• Narrow in on the water droplets that are gathered on the membrane. Imagine poking them with your finger. How would the water feel running down your hand?
View of Linda Swanson’s TEMPLUM OF A PRECIOUS THING OF NO VALUE, A SHAPELESS THING OF MANY SHAPES, 2020. Photo: Toni Hafkenscheid.

For the last time, let your eyes move slowly around the image as you take it in.

  • What would it feel like to run your fingers through the clay? To pick up a handful.
  • Close your eyes and imagine the smell of the clay, both dry and wet. What does it smell like? Is it earthy? Musty? Chalky?
  • Now consider the work as its own ecosystem or world. How would you describe it to a friend? How would you articulate its look, feel, and smell?

This was such a well-designed slow looking session that we hope more people who are reading this on the Slow Art Day website will take the time to go through this event themselves.

The Gardiner Museum is one of many museums that had to quickly re-think how to keep the public engaged with art during the Covid19 pandemic. By using photos and descriptive prompts of the installation from their special exhibition RAW, they successfully produced an imaginative multi-sensory experience – even with the added element of being virtual.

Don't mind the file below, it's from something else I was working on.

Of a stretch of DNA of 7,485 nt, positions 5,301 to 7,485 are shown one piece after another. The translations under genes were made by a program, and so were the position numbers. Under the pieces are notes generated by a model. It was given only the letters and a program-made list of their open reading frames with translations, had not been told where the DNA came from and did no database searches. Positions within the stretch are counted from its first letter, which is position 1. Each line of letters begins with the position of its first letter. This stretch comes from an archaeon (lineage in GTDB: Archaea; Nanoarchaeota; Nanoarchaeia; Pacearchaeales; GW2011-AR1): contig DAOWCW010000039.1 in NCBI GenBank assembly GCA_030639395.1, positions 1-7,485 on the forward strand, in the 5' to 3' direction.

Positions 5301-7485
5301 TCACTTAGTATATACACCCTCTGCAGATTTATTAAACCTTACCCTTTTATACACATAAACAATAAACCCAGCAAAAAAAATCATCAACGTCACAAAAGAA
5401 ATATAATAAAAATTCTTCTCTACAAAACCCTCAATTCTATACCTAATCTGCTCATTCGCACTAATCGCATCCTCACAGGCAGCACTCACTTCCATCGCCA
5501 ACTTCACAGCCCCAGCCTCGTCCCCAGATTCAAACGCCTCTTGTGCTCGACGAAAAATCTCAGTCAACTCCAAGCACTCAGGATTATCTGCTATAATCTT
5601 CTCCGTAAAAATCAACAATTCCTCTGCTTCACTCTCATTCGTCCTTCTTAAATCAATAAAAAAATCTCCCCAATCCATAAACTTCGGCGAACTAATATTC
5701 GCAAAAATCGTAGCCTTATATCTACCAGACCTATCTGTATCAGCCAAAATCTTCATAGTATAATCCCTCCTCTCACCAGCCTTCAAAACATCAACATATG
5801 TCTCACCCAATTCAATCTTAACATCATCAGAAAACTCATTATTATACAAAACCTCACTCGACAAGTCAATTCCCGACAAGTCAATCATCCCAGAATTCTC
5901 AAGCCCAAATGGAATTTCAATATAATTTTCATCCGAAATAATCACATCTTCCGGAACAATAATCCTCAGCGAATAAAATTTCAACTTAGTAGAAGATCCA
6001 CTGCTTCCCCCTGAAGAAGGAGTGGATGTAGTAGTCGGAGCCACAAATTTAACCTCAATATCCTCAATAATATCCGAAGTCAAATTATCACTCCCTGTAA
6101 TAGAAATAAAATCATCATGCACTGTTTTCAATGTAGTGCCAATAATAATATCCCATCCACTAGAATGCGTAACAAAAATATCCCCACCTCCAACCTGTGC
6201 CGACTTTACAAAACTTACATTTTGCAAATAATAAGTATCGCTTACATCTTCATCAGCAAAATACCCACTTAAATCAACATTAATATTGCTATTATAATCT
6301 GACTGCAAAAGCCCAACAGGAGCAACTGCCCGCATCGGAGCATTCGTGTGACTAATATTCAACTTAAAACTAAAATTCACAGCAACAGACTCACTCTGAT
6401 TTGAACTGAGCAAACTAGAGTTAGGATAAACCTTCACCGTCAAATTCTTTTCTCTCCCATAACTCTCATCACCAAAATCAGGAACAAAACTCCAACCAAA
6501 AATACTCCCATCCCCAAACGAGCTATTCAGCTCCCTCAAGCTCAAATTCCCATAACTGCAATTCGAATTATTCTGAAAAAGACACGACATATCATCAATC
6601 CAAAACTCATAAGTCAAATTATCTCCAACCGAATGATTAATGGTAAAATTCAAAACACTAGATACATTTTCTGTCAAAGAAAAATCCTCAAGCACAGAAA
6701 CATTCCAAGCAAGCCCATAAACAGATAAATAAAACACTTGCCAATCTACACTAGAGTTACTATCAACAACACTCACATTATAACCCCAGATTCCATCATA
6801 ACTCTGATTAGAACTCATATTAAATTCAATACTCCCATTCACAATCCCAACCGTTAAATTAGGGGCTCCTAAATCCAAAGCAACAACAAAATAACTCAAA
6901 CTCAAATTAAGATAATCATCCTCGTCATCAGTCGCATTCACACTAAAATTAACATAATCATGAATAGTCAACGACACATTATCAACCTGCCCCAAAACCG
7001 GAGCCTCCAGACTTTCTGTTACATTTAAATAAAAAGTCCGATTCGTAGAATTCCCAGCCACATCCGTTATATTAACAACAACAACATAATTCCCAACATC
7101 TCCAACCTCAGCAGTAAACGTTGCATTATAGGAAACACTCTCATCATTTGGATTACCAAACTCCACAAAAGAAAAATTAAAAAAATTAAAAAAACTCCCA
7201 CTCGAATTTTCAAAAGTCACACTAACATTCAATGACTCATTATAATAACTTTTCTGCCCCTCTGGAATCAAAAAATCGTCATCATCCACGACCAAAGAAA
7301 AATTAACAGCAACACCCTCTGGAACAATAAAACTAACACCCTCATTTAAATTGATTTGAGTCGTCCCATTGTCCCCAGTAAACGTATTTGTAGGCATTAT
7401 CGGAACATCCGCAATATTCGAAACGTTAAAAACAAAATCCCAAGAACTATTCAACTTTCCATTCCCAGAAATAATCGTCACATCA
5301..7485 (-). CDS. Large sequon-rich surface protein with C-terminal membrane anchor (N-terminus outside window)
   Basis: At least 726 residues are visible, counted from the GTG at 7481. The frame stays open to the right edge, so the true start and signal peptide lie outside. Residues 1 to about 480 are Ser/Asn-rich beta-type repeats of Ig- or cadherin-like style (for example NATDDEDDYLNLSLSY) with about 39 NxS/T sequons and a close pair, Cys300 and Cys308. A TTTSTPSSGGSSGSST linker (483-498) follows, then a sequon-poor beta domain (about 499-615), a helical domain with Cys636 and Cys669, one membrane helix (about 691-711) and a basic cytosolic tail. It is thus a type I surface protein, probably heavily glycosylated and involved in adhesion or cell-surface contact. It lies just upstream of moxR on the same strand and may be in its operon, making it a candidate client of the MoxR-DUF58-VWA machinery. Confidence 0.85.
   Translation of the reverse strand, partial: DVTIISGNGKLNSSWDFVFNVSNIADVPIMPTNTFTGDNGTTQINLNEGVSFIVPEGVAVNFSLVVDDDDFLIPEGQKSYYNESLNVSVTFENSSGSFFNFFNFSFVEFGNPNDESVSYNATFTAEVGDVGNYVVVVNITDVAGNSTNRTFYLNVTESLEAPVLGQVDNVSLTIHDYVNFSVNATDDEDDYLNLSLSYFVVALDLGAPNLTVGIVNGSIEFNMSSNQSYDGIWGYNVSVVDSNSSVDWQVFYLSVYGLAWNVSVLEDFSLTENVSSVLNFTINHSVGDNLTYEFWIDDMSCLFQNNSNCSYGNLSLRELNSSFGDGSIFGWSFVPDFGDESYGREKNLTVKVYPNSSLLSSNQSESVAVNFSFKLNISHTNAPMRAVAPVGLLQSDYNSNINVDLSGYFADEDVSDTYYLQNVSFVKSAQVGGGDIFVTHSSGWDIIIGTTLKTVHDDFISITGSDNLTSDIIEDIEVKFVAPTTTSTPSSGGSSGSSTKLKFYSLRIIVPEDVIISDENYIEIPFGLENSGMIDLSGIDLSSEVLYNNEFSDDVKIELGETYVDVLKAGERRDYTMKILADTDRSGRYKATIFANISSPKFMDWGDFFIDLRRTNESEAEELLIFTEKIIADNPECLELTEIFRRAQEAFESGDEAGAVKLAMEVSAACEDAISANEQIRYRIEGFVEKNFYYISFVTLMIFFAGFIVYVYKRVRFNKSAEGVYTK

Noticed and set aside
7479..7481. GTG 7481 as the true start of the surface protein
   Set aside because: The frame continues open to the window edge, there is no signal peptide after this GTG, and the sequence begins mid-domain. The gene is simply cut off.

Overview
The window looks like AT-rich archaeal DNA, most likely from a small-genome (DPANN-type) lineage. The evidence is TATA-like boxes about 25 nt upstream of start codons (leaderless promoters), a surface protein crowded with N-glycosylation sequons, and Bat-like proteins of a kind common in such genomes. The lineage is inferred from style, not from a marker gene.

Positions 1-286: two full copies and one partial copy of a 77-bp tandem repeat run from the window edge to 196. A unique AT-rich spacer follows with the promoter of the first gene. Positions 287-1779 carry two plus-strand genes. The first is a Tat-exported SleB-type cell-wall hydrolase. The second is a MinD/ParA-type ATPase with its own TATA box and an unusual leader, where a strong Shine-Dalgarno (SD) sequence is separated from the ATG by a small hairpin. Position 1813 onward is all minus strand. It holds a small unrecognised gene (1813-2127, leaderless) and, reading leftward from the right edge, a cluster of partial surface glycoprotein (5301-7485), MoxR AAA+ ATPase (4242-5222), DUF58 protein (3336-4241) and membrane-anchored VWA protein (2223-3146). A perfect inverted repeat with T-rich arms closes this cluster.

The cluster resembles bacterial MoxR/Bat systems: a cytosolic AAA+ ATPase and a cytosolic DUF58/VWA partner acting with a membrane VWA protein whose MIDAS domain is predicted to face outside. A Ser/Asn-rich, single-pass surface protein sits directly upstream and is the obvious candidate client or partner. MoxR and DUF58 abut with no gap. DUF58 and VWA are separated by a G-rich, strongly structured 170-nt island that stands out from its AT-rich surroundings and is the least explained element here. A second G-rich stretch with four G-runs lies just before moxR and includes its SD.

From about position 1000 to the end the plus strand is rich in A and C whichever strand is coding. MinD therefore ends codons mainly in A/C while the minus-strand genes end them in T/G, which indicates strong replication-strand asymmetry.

At Slow Art Day HQ, we absolutely love how immersive this event was. It reminded us how powerfully our minds can conjure up the real-life experiences of textures, shapes, weight, and scents.

We very much hope that The Gardiner Museum will continue hosting Slow Art Day events – and in their actual museum space in 2021.

– Johanna

Note: The listed prompts were selected from the original, full list of prompts provided by The Gardiner Museum.




Experimental Slow Looking Session with MART in Italy

July 26th, 2020

The Museum of Modern and Contemporary Art of Rovereto and Trento (MART), Italy, hosted its first experimental Slow Art Day session via Zoom.

The virtual session was attended by a select group of MART members who discussed 4 artworks from the museum’s permanent collection, including Osvaldo Licini’s Bilico (1933) and Fortunato Depero’s Chiesa di Lizzana (1923).

Osvaldo Licini, Bilico, 1933. Part of the Augusto and Francesca Giovanardi Collection: “La Magnifica Ossessione”, MART.
Fortunato Depero, Chiesa di Lizzana (Lizzana), 1923, MART, Fondo Depero. Photo: MART Photographic Archive and Media Library.

Five days before the session, Denise Bernabe, Membership Coordinator at MART, emailed participants images of the artworks along with a brief explanation of slow looking (without disclosing the artists or the titles of the works).